WO Bentley remains a much misunderstood man. He liked trains as much as cars, was a pretty hopeless businessman and never set out to build the world’s fastest cars. Speed was always in the formula, but only part thereof.
Back in 1919, when his first engine burst into life on a bench in London’s New Street Mews (much to the annoyance of a nurse tending a dying man next door), his stated vision was merely to build “a fast car, a good car, the best in its class”.
Bentley was so unwedded to the idea of making the quickest thing on four wheels that he deliberately made his cars far heavier than they needed to be – inspiring Ettore Bugatti’s well-known, unkind but not inaccurate “world’s fastest lorry” jibe – and less technologically advanced than was possible, even at the time. He was, for instance, a great admirer of Peugeot’s 1914 twin-cam W grand prix engine but eschewed the layout because it didn’t provide the mechanical refinement he sought. He wanted speed, but not at any price.
His vision was one of effortless progress in an indestructible car. He was proud he could drive his Bentley through France from coast to coast in a single day without needing the lights and, years before anyone dreamt of an autoroute, rightly so. When one of his cars won Le Mans in 1929 for the third consecutive time, the engine strip-down report simply read: “Nothing to report.” These were massively engineered cars – overengineered, in fact. Versatile, too: one chassis off the line could win Le Mans; the next could be turned into a hearse. And at least one was.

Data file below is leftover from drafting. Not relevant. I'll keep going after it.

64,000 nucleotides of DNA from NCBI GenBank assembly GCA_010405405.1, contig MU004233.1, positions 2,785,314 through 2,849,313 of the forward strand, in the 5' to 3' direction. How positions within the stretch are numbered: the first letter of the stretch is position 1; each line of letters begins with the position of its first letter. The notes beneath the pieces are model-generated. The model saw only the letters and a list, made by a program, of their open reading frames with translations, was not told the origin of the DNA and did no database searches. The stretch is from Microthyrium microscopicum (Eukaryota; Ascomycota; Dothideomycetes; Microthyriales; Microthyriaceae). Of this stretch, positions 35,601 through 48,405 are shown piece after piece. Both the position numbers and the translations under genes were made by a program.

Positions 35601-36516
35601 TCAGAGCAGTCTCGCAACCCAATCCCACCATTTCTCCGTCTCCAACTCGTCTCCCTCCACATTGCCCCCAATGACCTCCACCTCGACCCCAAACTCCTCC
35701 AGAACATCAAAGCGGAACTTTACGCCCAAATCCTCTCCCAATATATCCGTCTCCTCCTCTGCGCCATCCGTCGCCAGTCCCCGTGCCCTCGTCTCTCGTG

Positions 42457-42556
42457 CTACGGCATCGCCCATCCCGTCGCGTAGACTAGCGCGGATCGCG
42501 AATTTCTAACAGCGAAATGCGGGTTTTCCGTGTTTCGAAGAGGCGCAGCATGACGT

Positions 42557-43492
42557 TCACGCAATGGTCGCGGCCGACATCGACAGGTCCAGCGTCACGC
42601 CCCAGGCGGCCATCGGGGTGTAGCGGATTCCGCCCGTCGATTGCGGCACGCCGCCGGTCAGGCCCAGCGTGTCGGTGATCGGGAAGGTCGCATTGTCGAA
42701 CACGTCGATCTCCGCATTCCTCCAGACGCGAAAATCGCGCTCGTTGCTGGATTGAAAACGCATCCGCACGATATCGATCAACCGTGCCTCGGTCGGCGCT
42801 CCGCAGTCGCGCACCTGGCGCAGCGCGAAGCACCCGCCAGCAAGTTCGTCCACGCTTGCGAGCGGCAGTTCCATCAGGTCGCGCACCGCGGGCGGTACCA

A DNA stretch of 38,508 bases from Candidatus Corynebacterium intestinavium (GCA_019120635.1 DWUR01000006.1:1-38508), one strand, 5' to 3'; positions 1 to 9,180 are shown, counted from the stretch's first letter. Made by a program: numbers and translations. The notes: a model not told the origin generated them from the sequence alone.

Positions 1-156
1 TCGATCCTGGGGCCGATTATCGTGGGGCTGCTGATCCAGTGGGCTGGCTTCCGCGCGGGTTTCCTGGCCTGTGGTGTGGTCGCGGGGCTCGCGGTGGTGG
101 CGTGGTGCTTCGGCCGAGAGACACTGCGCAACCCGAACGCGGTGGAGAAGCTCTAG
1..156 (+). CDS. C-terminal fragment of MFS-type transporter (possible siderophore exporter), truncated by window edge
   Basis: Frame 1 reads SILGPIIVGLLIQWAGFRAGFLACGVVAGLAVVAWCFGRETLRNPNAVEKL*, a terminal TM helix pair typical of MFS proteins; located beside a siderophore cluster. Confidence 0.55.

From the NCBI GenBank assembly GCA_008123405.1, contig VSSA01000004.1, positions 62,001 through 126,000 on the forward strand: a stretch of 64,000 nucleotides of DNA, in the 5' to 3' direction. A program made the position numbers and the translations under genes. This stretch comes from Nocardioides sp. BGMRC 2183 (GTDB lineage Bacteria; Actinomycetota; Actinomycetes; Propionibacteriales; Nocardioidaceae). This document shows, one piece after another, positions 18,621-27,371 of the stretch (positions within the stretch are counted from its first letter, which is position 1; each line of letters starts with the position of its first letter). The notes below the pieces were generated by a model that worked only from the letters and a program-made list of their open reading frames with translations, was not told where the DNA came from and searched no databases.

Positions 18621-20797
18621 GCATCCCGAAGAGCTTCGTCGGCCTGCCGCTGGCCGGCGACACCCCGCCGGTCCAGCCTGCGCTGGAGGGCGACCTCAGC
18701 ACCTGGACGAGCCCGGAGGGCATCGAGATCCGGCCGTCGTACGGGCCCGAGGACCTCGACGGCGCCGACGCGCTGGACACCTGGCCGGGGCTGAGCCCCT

So as the Bentayga Diesel gently eased into the river and started confidently paddling upstream, I imagined the great man sitting in the back, a small smile turning into a broad grin as its engine note didn’t waver as the waters drew deeper. Anything that extended the use of a Bentley and allowed its occupants to enjoy travelling in one would have been a good thing to him.